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Storm drains and pollution problems
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Karen Bell is director of Keep Liberty Beautiful.

Keep Liberty Beautiful had so much fun participating in The Big Easter Roll at Bryant Commons this past weekend.   

Thank you to the staff at HDDA for putting on a safe and fantastic event.  During the event, some of us had the opportunity to walk around the beautiful Bryant Commons grounds, and someone noticed some debris in the ponds.  They wonder why people who come here would throw their trash in the water.  I explained that it might not have come from the people visiting the park but from the storm drains, which is called nonpoint source pollution.  

When litter and debris go into the storm drains, it has to come out somewhere.  Unfortunately, the Bryant Commons Pond in Hinesville gets some waste and debris flowing in the pond from city storm drains.  The pond catches the cigarette butts, cups, bottles, cans, fast food trash, and other nasty litter that citizens toss on our sidewalks, streets, and ultimately traveling down city storm drains.  All of these items are part of a problem called nonpoint source pollution.

Sadly, the most significant danger to our local waterways is these “nonpoint sources” (NPS), which is challenging to control.  What are nonpoint sources of pollution?  Nonpoint pollution develops mainly in our own homes, backyards, roads, businesses, and even our farms.  You see a lot in more heavily populated areas.  NPS pollution is caused by rainfall or irrigation moving over and through the ground.  This past weekend we got a lot of rain and heavy winds that pushed litter around.   As the water runoff moves, it picks up and carries away natural and human-made pollutants.  The rain finally moves the waste into creeks, lakes, rivers, wetlands, coastal waters, and even our underground drinking water sources.  It is often referred to as Stormwater pollution because those slight downpours of rain wash the pollution and debris into our groundwater and waterways.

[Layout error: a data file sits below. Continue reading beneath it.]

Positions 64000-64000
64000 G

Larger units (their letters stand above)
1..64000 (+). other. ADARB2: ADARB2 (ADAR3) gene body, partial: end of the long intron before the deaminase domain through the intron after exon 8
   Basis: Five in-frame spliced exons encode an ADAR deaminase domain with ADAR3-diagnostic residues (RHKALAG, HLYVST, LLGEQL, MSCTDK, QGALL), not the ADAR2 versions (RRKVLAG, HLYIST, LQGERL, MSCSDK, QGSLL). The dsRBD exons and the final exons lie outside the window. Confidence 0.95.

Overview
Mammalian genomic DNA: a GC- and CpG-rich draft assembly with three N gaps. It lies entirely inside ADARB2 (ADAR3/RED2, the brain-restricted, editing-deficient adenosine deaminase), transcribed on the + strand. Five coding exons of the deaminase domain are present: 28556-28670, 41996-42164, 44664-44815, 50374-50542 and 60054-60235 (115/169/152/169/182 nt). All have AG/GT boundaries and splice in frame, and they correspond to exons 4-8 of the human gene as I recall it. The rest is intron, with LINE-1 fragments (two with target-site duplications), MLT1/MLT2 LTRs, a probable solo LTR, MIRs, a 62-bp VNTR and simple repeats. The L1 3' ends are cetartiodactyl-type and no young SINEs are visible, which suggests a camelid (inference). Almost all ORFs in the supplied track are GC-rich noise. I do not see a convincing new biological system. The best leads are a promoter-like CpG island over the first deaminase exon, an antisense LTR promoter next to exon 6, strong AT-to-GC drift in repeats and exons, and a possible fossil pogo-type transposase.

These pollutants include:

* Oil, grease, and toxic chemicals from urban runoff and energy production

*Sediment from improperly managed construction sites, crop and forest lands, and eroding stream banks

* Salt from irrigation practices and acid drainage from abandoned mines

* Bacteria and nutrients from animals, pet wastes, and faulty septic systems and, of course, litter.

According to the EPA, nonpoint source pollution is the leading remaining cause of water quality problems.  Nonpoint pollution is known to have harmful effects on drinking water, wildlife, and, as we are now learning, our sport and seafood fisheries.  As urbanization continues, the impact of nonpoint pollution only worsens.  We have to take action to change many of our damaging daily habits and look for proactive ways to keep our waterways clean to create a positive change.

There are plenty of ways to create positive change and make a difference in our community.  You can join us every 2nd and 4th Friday of the month at the KLB office for volunteer opportunities from 10:00am to 1:00pm.  You can sign up from our Facebook page or on 

Great American Cleanup has started, and we have a countywide cleanup scheduled for April 17, 2021.  Each city in Liberty County will have a cleanup that will be from 9:00am to 12:00pm.  KLB provides all the cleanup supplies (garbage bags, safety vests, work gloves, and even litter reachers), water for these cleanups.  We also offer official Great American Cleanup t-shirts for all registered volunteers.  

To register, contact Keep Liberty Beautiful at (912) 880-4888 or and check out our information on    We can all find a way to make our community a healthier, safer, and brighter place to live.

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